Open Source. The Cheap Alternative?


One of the instinctively attractive qualities about open source software (OSS) is that it’s free. That is, you can download the software and have at it without a pesky purchase order. Depending on the license, there are no strings attached. Go ahead. Use the open source. Feel the community goodness. Feel joy at sticking it to whichever vendor you pay the largest bills to.

Only, free OSS is a myth. For an enterprise to truly leverage OSS, there is a significant investment. So, free as in puppy. Break out the newspapers.

1. Time. Operators must learn how to use the software, integrate it into the workflow, and document the appropriate processes.

2. Money. Software runs on hardware. Software must be audited. Software must be secured. Software must be maintained. Those things are quantifiable.

3. Technical debt. OSS is no different than any other sort of software. Using it creates technical debt within an organization.

Beyond these straightforward, “well of course OSS costs money” points, there are the headaches. Some OSS is powerful, but horrible to use. That could mean unstable, poorly documented, or inefficient. Or all of the above.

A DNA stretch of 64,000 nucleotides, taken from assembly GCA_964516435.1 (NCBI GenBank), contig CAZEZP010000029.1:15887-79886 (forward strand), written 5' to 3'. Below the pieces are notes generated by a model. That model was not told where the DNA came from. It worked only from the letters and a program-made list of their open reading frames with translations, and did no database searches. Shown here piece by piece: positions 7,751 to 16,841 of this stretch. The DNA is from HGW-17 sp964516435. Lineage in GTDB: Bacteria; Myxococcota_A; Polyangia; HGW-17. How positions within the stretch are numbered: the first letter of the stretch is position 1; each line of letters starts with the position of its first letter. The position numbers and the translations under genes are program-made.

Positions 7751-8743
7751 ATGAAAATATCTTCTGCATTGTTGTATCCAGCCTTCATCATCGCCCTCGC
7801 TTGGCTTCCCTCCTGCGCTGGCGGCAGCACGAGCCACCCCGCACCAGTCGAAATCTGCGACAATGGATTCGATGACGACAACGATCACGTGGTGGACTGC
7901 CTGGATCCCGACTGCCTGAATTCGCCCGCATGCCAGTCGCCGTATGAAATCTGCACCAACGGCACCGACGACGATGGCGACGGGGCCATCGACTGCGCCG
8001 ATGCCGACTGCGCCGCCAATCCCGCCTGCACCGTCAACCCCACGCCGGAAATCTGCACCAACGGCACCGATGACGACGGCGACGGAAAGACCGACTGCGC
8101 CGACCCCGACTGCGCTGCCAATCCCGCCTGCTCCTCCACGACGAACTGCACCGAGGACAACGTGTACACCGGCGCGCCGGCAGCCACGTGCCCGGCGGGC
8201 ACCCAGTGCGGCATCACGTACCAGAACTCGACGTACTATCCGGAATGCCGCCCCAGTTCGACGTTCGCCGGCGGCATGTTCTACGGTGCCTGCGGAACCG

Cottage industries have sprung up to create a support infrastructure for popular (but difficult to implement) OSS projects. Entire companies with commercial variants of OSS exist today because they offer pain relief, as my friend Greg Ferro would say.

This is especially true of OpenStack, with companies like Mirantis making it easier to bring the orchestration platform to a production-ready state. Or BlueBox, who simply offers private cloud as a service based on OpenStack.

The company Serro recently briefed me about their OSS contributions. Their specialty? Bringing disparate OSS projects together into a harmonious whole. Define your business need, and Serro will design an architecture based on OSS project and make it all work together. They have invested the time to understand how the OSS projects work, what their programmatic interfaces are, and how to stitch them together into a solution that does what you need.

Implicit in the Serros and Mirantis’ of the world is that getting OSS right can be hard. Very hard, indeed. Therefore, the cost of acquisition isn’t the biggest issue when dealing with software. It’s the backend costs that really matter. Only when the purchase orders are compared with an eye to the future can you make an intelligent decision.

OSS might be right for you…but it’s not free. Time to put down some fresh newspapers. The puppy just made a mess.